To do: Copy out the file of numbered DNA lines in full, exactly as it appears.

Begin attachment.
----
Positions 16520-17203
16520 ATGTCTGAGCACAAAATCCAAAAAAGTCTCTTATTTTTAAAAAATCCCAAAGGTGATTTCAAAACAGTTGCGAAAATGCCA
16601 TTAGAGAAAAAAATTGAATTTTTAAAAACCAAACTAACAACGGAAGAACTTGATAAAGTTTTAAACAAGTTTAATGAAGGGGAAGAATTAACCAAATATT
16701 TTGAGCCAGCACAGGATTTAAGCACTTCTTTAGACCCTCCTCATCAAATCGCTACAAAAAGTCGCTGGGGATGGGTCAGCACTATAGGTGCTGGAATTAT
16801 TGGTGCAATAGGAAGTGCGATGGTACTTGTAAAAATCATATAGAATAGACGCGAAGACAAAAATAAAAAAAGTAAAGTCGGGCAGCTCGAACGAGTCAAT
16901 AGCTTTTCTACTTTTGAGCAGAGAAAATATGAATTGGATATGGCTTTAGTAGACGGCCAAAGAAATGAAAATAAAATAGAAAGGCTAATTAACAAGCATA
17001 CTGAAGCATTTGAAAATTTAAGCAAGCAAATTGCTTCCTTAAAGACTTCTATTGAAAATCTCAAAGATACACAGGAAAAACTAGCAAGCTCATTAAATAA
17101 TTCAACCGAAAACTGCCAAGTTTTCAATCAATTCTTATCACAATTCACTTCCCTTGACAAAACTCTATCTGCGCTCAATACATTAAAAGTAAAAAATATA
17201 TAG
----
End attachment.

Positions 16520-17203
16520 ATGTCTGAGCACAAAATCCAAAAAAGTCTCTTATTTTTAAAAAATCCCAAAGGTGATTTCAAAACAGTTGCGAAAATGCCA
16601 TTAGAGAAAAAAATTGAATTTTTAAAAACCAAACTAACAACGGAAGAACTTGATAAAGTTTTAAACAAGTTTAATGAAGGGGAAGAATTAACCAAATATT
16701 TTGAGCCAGCACAGGATTTAAGCACTTCTTTAGACCCTCCTCATCAAATCGCTACAAAAAGTCGCTGGGGATGGGTCAGCACTATAGGTGCTGGAATTAT
16801 TGGTGCAATAGGAAGTGCGATGGTACTTGTAAAAATCATATAGAATAGACGCGAAGACAAAAATAAAAAAAGTAAAGTCGGGCAGCTCGAACGAGTCAAT
16901 AGCTTTTCTACTTTTGAGCAGAGAAAATATGAATTGGATATGGCTTTAGTAGACGGCCAAAGAAATGAAAATAAAATAGAAAGGCTAATTAACAAGCATA
17001 CTGAAGCATTTGAAAATTTAAGCAAGCAAATTGCTTCCTTAAAGACTTCTATTGAAAATCTCAAAGATACACAGGAAAAACTAGCAAGCTCATTAAATAA
17101 TTCAACCGAAAACTGCCAAGTTTTCAATCAATTCTTATCACAATTCACTTCCCTTGACAAAACTCTATCTGCGCTCAATACATTAAAAGTAAAAAATATA
17201 TAG